The Time I Accidentally Destroyed a Production Server
Over the past few years or so, I’ve learned a lot about software in professional settings. I learned that software development is not always all it’s cut out to be. There are lots of points where software development will make you want to rip your hair out, light it on fire, and then dance around the fire screaming curse words.
Here’s a story I’ve been saving up for a while. It’s a tale of the time I accidentally destroyed a production server. I hope you enjoy it :)
What I Did
When I first came on board at BTS over year ago, I was working on production servers. We didn’t have any development or staging environments set up at the time, so I was a bit nervous. We also didn’t use any version control at the time, so there was nothing to be done in case of emergencies.
In case you’re not aware of what BTS does, we operate and build telephony
services of all sorts. At the core of our software is the logging of phone
calls (stuff like
duration, etc.), which allows us to bill our
clients and telephone companies. The way we handle this mission-critical
logging is via freeradius. We have all of our telephony servers hooked up
to freeradius, so that it can take the call data and log it to our back end
databases for later retrieval and billing purposes. This typically worked
great, and we had no issues with it. However, if freeradius went down, it
meant that we’d not be collecting payment information, and would therefore lose
lots of money.
At the time, I was working on setting up new freeradius servers. I had spun-up
two new Rackspace servers:
r1. The old radius server was named
rad I believe. My plan was to install the latest and greatest version of
r0, duplicate the setup to
r1 as a backup, point our servers
at the new primary and backup radius servers, and get rid of the old one.
I had three terminal windows opened side-by-side:
the time, I thought it made sense to have my reference (the original box) in
the middle of my other two windows, so I could easily switch focus to either of
the two new servers without shifting my eyes over two windows.
So after a while of reading the latest freeradius documentation, I start installing the new version on the two new servers. Then I go grab a glass of water, and come back. As I’m sitting down, I type:
$ aptitude -y update $ aptitude -y safe-upgrade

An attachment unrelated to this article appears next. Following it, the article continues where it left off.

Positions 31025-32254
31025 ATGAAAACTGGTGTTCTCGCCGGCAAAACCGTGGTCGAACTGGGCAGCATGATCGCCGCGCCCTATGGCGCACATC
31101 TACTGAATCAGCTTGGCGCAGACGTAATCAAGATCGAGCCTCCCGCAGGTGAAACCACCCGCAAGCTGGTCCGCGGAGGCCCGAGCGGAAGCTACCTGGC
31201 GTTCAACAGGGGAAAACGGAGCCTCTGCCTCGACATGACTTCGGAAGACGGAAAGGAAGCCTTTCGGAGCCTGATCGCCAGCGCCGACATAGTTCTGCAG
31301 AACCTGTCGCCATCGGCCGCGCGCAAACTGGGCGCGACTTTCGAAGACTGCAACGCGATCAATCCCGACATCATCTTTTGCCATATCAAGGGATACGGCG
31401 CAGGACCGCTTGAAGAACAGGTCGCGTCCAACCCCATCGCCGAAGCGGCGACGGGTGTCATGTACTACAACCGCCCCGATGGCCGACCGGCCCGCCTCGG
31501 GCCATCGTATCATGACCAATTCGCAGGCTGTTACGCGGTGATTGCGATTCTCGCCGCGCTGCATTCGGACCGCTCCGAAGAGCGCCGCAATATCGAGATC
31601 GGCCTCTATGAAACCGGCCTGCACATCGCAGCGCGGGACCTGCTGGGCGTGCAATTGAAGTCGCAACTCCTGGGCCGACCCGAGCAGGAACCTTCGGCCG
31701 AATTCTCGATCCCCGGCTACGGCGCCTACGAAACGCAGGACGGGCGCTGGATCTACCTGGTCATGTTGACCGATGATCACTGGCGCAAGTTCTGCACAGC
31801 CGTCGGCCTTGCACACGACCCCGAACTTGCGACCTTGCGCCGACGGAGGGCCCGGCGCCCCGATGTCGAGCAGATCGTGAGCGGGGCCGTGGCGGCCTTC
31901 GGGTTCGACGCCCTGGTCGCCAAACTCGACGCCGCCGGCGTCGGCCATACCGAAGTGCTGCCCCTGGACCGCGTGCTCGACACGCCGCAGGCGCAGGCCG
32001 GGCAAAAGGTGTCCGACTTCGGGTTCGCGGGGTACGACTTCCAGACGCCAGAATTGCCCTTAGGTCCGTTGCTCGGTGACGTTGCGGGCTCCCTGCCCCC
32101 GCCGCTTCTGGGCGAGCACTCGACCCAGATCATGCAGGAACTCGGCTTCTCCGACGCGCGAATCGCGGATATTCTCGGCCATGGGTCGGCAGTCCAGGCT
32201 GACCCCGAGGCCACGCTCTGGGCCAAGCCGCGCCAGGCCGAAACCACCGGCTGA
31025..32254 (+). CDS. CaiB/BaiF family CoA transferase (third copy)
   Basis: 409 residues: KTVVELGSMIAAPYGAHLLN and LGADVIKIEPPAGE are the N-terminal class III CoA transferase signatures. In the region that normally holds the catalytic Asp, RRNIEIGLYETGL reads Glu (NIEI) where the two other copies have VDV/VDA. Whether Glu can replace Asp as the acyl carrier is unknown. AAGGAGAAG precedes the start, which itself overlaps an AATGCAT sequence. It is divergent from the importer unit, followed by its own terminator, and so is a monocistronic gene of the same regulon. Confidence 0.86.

To update the new
r0 server before installing freeradius. As I’m watching
the updates run, I notice that there are way too many updates for this to be
normal. I frantically look at the system
hostname, and realize that I just
updated the only production freeradius server. Panic ensues.
It’s about this time that I remember the version of freeradius running in production was 1.x, which was completely incompatible with the later 2.x versions that I had just accidentally upgraded to. The config files were different, and there was completely different documentation (infact, the 1.x versions had no official documentation). Now I’m panicking even more.
I then log into our database server and check to see if call records are still being added–they are. Whew. No information lost yet. Thankfully, the update didn’t replace any configuration files or restart the process.
So I frantically read through the documentation and default configuration files for the new 2.x release I had just installed. I sit down for literally 4 hours straight intently staring and the screen and trying new configuration options.
Eventually I get the new freeradius server running 2.x configured as close as possible to the way our old 1.x server was configured. I sweat, and update the call servers to point to the new radius server.
To my amazement, it fucking works. We’re back online, logging calls, and no
data was lost. I then duplicate the working setup to
r1, make tons of
backups of my configs, then get rid of the old freeradius server.
What I Learned
- No matter what, you always, always need to have a proper development environment. If you don’t, you’re committing suicide.
- Version control everything. If you join a project with no version control, don’t convince yourself that everything will be ok. Refuse to do any work until you version control it. Anything less is disasterous.
- Never log into production servers via a shell. Instead, write a script to do it. And test your script in development first.
Immediately after this experience, I setup our development environment. I duplicated every server we had, and made sure that if something happened, we would be able to recover.
Over the past few months working with puppet, monit, and other really useful sysadmin tools, we’ve built up some pretty nice defenses to protect against future problems like this. However, I’ll still never forget the incredibly horrible sinking feeling in my stomach when I ran that update command.
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